I guess I just need to get my ass into gear and finish editing my draft, send it out to some beta readers, and see what feedback I get, before I worry about the editing stage.

I still live in hope that one day soon, I’ll see my book on the shelves of my local book store.

My inspiration and muse

Many writers have different sources of inspiration, be it music, reading other books, people watching, their life experiences etc.

I have been heavily influenced by David Eddings- I read and reread the Belgariad and Malloreon sooo many times as a kid, the Belgariad especially. This was my first immersion into fantasy, and it helped shape who I am today.

When I started writing The Lowest Realm 17 years ago, I had the drive and inspiration, and managed to write what was, at the time, a decent prologue and first chapter.

But something was missing. My friends who read it said that I left them hanging, they HAD to read more. The problem, though, was I had run out of steam. Already, my story was headed towards every fantasy trope that writers try to avoid today: stranger in the lands gets drawn into a quest, completes said quest, gets the princess and becomes a mighty king, and they live happily ever after. Yawn!

I finally shelved the project, threw out all of my backstory notes, and just kept the word doc and maps. I didn’t touch it again until April 19.

I had been talking to my mother-inlaw, and she had expressed interest that I had been writing a novel. I finally fished out the original files and dusted them off, but I still wasn’t happy with where the story was headed. My narrative was a bit off too, it needed a lot of work.

And then one day, I was scrolling through my Facebook feed, and came across a random post that evoked some sort of powerful reaction in my brain, and I realised the missing link to my story. I cannot express enough, how electrifying this moment was, it was like I’d been zapped in the stomach on an electic fence back on the farm.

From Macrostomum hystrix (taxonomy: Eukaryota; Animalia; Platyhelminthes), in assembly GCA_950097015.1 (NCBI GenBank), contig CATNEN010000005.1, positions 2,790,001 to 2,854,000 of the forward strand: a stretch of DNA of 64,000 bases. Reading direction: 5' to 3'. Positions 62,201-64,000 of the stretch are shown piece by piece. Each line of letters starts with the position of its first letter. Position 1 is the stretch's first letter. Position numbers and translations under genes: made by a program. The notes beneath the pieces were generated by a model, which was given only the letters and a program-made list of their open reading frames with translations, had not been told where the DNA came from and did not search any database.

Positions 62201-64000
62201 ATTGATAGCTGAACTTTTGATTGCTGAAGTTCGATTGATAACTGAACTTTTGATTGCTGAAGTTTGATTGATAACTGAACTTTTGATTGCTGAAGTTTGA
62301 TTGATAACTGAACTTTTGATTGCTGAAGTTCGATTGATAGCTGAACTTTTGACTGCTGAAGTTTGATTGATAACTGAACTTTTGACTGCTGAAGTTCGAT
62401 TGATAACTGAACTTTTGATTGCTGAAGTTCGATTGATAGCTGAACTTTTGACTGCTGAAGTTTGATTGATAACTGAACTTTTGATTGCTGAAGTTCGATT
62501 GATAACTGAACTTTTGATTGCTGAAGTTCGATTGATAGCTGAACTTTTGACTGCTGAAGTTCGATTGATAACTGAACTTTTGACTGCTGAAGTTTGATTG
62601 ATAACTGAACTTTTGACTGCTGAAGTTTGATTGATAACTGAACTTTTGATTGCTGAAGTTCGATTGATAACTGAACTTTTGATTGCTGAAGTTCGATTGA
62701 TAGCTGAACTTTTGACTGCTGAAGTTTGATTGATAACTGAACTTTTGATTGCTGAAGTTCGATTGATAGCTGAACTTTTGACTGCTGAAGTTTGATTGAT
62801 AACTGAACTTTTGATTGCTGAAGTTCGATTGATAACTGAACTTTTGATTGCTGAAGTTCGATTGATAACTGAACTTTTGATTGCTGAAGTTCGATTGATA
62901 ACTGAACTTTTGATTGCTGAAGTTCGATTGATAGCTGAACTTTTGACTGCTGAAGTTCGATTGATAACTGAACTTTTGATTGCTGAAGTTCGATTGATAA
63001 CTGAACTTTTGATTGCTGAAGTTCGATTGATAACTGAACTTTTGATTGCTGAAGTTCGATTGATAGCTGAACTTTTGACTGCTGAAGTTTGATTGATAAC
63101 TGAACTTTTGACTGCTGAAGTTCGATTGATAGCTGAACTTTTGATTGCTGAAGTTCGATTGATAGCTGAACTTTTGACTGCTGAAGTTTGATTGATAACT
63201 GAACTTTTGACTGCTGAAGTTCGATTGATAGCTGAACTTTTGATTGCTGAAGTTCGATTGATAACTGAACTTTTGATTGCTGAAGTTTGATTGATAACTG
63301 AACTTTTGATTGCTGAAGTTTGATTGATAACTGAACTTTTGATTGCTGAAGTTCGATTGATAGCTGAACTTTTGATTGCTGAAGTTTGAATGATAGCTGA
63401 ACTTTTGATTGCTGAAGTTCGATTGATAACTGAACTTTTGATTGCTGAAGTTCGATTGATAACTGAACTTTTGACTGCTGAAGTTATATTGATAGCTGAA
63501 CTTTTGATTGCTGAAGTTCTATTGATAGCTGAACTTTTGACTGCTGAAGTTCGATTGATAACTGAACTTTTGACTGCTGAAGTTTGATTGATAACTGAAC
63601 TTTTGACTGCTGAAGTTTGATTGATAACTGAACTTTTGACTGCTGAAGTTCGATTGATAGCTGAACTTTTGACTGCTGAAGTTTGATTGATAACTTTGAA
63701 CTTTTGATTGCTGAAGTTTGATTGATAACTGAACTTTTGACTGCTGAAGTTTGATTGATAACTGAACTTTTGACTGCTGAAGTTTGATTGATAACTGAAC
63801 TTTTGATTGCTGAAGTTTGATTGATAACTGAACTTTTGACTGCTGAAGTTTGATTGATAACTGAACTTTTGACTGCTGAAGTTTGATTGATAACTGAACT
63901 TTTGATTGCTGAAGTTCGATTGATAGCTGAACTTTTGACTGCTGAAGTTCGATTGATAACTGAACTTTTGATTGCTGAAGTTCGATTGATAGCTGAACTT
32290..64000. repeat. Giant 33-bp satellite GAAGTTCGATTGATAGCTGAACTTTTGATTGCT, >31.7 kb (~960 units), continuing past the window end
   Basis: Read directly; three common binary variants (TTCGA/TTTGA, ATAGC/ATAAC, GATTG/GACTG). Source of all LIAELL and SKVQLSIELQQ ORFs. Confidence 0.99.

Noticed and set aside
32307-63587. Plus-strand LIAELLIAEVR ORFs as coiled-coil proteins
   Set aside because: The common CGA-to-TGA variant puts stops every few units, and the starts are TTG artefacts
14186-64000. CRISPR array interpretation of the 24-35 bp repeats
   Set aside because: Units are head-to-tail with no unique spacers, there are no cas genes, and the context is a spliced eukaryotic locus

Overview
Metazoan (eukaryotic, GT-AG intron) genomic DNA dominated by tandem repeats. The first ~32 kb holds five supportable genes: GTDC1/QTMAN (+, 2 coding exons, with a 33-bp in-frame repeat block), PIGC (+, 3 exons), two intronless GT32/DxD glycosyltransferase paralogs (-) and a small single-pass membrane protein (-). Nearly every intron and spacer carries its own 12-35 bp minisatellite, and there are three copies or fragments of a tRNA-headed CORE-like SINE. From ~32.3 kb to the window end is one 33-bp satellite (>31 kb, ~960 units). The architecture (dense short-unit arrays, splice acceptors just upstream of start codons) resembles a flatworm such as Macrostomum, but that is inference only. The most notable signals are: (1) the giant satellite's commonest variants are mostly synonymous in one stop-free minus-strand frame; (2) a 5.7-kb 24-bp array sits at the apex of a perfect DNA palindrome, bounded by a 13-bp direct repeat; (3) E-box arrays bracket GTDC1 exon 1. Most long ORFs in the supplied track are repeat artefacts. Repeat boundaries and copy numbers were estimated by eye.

This post may not mean much to you, the reader, but this image started a fire in my brain, and for the first time in 17 years, I started to write.

There was still one key thing missing though. I draw a lot of inspiration through random songs here and there which get my creativity flowing, but I realise now that I was missing my muse. Inspiration is one thing, but a muse that magically helps me get the story on the page was another thing altogether.

I found that muse in the form of a simple cover song. I had been listening to Mumford & Sons on YouTube, and one day I was in the mood for a bit of Springsteen. I typed in ‘I’m on fire’ and there, staring me in the face, was a cover of that song by Mumfords.

This song gave me a similar reaction to the above post, and I think I wrote like 6 chapters in a week just from listening to this song.

Mumfords have pretty much gotten me through writing The Lowest Realm, and who knows, I may even dedicate a book to them.

These things that inspired me may make the next person roll their eyes and smirk, and that’s ok. There is inspiration and a muse out there for everyone, we just have to find it.

May you forever hold Am in your hearts x

Growing the map

Book 1 was only ever going to be a stand-alone novel. As I wrote, however, I found that a number of twists and turns had naturally reared their heads, and I ended up with more story than I could ever fit into one book. Sure, I could squeeze it all into one and have a big fat book, but I know a lot of publishers won’t touch a debut novel of that size.

And so I had a predicament. Book 2 requires my heroes to leave the Eastern Isles where book 1 takes place, and head over to the mainland.